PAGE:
ankursethi
December 2nd, 2007, 04:13 PM
Simple solution. According to the terms of the GPL, inf you contribute to a GPL-licensed project, it means that your employer/contractor cannot claim rights over that work.

Register your project over at Google Code or SourceForge with your mom/dad's account. Then you can simply be a contributor while your parents own the project. After school you can transfer the copyright to yourself.

Hairy_Palms
December 2nd, 2007, 05:02 PM
as a current university student i know this for a fact, in the uk at least, any inventions created whilst you are there are automatically owned by the university, they are required to credit you as the inventor but they own the copyrights, my professer recently invented a new 3d flame analysis system, the university owns the copyrights, that said, theres a loophole, if you invent it and just keep quiet untill youve left university then you can just apply for a patent in your own name.

CptPicard
December 2nd, 2007, 05:50 PM
The professor is employed as a researcher by the university so the copyright issue is more straightforward then.

At least over here in Finland students own the copyrights to whatever they do, and it is quite common to put CS coursework under the GPL. Exceptions are when for example you're doing your thesis work for a company or something like that.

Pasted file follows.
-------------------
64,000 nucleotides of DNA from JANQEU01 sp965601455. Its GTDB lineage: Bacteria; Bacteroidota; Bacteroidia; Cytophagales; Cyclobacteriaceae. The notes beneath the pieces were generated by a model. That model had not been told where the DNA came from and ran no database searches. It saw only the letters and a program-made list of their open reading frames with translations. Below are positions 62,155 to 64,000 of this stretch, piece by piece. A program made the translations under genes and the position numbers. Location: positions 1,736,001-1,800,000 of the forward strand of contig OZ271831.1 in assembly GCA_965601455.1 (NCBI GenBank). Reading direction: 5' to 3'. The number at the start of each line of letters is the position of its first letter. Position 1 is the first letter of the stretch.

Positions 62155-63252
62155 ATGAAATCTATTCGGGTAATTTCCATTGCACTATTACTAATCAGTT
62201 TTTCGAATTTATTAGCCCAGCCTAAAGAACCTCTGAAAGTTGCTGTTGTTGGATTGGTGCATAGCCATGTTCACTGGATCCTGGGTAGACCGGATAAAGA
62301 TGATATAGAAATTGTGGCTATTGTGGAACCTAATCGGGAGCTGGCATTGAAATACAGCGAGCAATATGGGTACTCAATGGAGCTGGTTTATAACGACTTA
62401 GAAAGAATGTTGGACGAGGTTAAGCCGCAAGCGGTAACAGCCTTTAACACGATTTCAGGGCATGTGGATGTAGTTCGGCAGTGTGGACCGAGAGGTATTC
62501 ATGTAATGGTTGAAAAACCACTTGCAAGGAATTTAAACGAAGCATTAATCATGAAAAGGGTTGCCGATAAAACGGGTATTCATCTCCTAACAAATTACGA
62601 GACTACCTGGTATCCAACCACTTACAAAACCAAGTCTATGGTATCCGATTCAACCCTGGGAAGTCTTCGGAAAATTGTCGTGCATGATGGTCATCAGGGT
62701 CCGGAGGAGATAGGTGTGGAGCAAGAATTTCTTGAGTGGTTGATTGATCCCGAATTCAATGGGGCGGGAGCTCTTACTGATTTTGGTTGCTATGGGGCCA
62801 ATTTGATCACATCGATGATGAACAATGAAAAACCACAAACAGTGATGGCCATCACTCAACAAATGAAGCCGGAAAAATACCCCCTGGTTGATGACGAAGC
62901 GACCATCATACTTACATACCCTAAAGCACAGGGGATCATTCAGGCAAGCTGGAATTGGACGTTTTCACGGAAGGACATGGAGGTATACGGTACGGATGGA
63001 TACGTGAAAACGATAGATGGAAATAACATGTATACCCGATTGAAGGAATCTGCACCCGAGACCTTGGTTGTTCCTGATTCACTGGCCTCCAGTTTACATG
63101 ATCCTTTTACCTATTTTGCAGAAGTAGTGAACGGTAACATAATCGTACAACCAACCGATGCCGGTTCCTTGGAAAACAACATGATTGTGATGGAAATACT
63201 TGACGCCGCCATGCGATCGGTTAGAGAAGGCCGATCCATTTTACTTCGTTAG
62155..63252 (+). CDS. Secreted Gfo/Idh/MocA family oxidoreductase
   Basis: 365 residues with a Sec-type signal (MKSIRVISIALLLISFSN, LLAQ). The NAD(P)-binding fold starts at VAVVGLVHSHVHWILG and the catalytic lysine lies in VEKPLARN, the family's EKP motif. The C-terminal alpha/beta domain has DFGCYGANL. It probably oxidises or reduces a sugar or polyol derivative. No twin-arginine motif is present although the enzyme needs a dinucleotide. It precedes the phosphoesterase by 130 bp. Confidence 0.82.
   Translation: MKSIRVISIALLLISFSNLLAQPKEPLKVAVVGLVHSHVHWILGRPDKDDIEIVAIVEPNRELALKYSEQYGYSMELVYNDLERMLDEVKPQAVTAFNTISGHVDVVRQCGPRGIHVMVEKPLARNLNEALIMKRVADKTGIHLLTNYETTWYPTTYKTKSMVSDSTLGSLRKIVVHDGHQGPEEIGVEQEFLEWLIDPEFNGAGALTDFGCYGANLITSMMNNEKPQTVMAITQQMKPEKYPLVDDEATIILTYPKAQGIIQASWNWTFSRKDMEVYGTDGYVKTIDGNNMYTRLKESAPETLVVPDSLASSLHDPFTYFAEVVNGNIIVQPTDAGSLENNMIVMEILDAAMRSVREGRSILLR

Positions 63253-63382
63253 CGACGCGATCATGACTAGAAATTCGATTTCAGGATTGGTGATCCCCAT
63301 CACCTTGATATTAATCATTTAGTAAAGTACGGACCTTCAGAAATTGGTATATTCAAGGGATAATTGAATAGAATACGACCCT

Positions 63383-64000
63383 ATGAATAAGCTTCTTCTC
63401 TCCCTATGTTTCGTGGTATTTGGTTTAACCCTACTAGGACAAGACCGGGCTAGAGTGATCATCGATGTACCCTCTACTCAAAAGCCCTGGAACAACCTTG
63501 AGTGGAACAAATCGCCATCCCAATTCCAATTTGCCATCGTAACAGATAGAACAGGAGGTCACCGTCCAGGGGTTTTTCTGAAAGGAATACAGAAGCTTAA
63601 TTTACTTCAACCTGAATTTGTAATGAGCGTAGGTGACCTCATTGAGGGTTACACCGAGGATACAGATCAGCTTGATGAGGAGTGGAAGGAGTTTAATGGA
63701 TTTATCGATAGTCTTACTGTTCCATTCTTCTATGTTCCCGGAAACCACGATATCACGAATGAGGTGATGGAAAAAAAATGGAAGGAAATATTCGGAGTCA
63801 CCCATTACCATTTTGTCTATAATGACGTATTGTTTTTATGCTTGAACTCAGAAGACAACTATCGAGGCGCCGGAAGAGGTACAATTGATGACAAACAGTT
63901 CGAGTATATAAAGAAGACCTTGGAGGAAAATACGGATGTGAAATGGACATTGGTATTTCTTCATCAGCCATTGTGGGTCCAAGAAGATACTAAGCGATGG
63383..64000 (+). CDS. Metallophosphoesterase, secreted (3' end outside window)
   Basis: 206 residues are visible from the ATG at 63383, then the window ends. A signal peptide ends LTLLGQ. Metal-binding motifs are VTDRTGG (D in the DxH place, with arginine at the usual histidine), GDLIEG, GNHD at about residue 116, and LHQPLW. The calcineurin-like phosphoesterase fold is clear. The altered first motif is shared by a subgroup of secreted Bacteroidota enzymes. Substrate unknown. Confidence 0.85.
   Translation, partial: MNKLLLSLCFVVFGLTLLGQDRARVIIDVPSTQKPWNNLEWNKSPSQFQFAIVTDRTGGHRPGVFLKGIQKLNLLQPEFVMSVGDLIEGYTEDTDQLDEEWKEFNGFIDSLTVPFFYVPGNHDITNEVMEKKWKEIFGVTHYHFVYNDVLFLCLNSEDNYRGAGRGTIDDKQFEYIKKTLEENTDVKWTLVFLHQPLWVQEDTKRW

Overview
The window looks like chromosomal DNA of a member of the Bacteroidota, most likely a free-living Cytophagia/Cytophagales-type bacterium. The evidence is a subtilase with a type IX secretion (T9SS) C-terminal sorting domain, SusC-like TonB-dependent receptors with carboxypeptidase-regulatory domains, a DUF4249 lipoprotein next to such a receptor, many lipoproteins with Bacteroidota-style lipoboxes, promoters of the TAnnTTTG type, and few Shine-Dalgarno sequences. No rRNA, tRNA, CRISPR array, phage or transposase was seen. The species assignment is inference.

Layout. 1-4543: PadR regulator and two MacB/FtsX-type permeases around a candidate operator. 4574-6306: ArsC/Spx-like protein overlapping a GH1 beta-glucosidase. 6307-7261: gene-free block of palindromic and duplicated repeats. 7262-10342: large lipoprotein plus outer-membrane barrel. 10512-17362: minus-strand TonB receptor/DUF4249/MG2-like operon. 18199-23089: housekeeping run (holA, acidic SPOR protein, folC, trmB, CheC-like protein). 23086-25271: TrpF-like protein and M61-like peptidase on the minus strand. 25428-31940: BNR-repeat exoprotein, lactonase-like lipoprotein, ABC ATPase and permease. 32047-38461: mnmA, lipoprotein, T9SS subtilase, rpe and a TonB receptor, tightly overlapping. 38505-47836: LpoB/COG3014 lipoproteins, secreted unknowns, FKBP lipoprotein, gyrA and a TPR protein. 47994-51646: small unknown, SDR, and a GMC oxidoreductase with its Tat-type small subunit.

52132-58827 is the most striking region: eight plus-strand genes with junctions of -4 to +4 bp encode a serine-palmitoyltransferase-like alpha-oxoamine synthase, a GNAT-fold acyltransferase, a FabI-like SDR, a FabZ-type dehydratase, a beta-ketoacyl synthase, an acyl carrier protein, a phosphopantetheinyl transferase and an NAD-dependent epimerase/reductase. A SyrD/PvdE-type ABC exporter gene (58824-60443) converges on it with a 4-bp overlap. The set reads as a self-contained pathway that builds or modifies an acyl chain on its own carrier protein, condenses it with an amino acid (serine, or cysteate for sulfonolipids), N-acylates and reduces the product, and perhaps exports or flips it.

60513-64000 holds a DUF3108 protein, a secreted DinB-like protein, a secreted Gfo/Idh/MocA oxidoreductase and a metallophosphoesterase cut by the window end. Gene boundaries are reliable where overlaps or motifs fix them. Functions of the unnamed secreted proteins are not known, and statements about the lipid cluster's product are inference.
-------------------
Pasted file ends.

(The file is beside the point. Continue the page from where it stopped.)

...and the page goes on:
I really think the OP should just ask the school how this goes instead of speculating here; there's no way we can know better than someone at the school.

sharperguy
February 2nd, 2008, 01:19 AM
as a current university student i know this for a fact, in the uk at least, any inventions created whilst you are there are automatically owned by the university, they are required to credit you as the inventor but they own the copyrights, my professer recently invented a new 3d flame analysis system, the university owns the copyrights, that said, theres a loophole, if you invent it and just keep quiet untill youve left university then you can just apply for a patent in your own name.

Sounds good except you can't get patents on programs, only specific ideas used within them.

Thanks for the suggestions guys.